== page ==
By: Deja Nicole Greenlaw*/TRT Columnist—
When people are attracted to each other, usually dating follows and a relationship may begin. If things develop, there may very well be discussions on where the relationship is going. Will this become a steady relationship? Will it progress to eventually living together? When is it time to introduce this new person to their friends and family?
This may become tricky if one of the people in the relationship is a trans person.
Knowing a trans person and having a trans person as a friend is one thing, however, having a trans person as a significant other may be too big of a challenge for some folks. I have dated non-trans men for the past eight years and I am well aware of my dates’ apprehension of announcing to the world that they are dating me. The men are fine with being seen with me in public as long as the public is not in their hometown or in their circle of friends. I found this to be a very common practice on all of my dates.[pullquote] He asked me if I remember how I felt when I first began going out in public dressed in women’s clothing and how scared I was that someone I knew would see me and recognize me. I told him that I do remember that fear. He then told me that’s the same fear that he had when he was out with me.[/pullquote]
I did, however, have one man introduce me to a couple of his friends and invited me into his home several times. We even went grocery shopping in his hometown. This was wonderful. However, he did draw the line on introducing me to his family. When he was a teen, his parents caught him with some trans porn and he was told that this was very wrong and that they never wanted to see this again. Years later, he still heeded his parents warning. I was not happy about this, but I understood the root of his fears.
As all of my other dates, this man had admitted to me he had fears of being seen with me in public. He asked me if I remember how I felt when I first began going out in public dressed in women’s clothing and how scared I was that someone I knew would see me and recognize me. I told him that I do remember that fear. He then told me that’s the same fear that he had when he was out with me.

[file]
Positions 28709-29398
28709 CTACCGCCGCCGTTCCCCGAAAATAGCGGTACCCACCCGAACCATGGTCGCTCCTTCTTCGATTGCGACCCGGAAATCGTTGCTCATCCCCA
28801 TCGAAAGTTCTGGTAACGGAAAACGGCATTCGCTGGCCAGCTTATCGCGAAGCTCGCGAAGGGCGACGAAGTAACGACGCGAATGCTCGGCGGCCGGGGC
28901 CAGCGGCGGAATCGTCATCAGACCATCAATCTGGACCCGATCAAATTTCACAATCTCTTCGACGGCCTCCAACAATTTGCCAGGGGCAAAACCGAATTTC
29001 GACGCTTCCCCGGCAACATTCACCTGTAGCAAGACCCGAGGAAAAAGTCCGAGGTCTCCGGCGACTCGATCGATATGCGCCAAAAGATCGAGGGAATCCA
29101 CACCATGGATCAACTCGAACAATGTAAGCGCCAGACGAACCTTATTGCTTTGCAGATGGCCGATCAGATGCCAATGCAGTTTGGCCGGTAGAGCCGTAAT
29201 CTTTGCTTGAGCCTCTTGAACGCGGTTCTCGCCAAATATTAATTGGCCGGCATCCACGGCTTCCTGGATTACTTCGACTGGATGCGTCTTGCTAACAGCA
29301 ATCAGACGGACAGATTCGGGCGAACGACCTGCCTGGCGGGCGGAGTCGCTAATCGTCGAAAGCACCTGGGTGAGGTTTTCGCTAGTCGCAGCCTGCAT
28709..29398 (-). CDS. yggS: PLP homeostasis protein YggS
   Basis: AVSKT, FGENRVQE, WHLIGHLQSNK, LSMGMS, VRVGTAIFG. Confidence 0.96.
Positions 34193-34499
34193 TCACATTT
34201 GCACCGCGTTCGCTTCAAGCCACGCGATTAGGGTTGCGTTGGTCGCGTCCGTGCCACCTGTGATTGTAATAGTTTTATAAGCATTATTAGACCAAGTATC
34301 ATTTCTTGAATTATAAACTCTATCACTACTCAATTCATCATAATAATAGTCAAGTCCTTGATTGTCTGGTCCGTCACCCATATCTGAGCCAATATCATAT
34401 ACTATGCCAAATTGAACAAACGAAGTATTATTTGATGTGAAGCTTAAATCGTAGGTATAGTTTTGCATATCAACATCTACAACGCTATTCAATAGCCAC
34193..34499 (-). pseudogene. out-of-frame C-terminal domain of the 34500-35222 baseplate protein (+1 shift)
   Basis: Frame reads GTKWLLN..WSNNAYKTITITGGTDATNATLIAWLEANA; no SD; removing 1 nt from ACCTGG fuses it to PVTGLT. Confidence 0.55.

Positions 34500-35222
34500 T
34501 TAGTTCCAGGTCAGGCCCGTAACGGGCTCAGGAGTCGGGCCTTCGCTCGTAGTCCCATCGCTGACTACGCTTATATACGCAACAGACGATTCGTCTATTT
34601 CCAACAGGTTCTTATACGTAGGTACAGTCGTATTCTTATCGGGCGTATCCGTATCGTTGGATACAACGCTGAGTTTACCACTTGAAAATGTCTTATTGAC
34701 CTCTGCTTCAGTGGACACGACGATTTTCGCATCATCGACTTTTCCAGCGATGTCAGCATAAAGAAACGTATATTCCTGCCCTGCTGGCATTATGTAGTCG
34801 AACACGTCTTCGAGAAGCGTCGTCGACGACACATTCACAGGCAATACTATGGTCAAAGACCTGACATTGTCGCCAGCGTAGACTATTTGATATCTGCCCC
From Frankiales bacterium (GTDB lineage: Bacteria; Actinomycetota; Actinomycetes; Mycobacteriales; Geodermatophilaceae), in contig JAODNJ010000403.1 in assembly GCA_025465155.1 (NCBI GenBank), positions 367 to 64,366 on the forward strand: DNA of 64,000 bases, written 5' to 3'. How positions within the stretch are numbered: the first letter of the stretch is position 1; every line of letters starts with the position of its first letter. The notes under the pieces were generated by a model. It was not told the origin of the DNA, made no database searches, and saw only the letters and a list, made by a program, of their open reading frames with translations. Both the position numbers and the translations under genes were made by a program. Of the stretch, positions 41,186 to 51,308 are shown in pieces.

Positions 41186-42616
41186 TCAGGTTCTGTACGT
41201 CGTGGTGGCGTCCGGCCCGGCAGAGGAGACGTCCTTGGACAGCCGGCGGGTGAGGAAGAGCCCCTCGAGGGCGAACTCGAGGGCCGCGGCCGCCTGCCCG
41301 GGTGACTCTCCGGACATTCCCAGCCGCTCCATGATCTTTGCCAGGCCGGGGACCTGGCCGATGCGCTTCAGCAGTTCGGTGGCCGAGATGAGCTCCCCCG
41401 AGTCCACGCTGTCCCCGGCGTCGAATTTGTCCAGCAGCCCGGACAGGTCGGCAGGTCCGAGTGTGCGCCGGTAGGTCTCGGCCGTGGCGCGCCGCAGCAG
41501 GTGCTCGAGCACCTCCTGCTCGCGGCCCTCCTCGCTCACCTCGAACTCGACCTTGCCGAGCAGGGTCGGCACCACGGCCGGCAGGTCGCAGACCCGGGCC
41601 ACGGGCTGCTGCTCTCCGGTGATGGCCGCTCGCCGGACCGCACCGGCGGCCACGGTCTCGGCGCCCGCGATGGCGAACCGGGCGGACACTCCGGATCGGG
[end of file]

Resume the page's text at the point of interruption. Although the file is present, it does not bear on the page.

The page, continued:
Yes, he was comfortable with being seen with me with a few of his friends, but he is not comfortable at all being seen with me with the majority of his friends. If someone he knew saw us together, the questioning might likely begin. Why is he going out with me? Why doesn’t he go out with a “real” woman? Is he gay? The questions are really quite unfair and daunting. If he stood up for our relationship, he would most likely be thought of in a negative fashion. Some may even turn their back on him just like some folks turned their back on me when they found out that I transitioned to living full time as female. I knew the sting of people turning their backs on me, so I understood his fears. [pullquote]Some folks might say that people who don’t own up to loving a trans person are not strong people. … These folks do have a good point.[/pullquote]
Some folks might say that people who don’t own up to loving a trans person are not strong people. These people might call that person weak and spineless for not choosing love over the fear of rejection from their friends and family. These folks do have a good point. However, I believe that there is a counterpoint, which is the “outing” aspect of the situation. Many people do not wish to be “outed” as loving a trans person. It really is quite similar to some trans people who do not wish to be “outed” as being a trans person. If you can respect and support the trans person’s wish not to be outed, then how can you deny the wish of a non-trans person the same wish? In my opinion, to out anyone against their wish is a very big faux pas. I simply cannot draw the line and exclude the outing of the person who loves a trans person.
Until society becomes comfortable with accepting that some people love a trans person, this will continue to be an issue. Yes, there are currently some folks who are very upfront about loving us, but they are very few. For the majority of people, I guess that they will have to wait until society’s views change.
In the meantime, many of us trans people are also waiting.
*Deja Nicole Greenlaw is a trans woman who has 3 grown children and is retired from 3M. She can be contacted at firstname.lastname@example.org.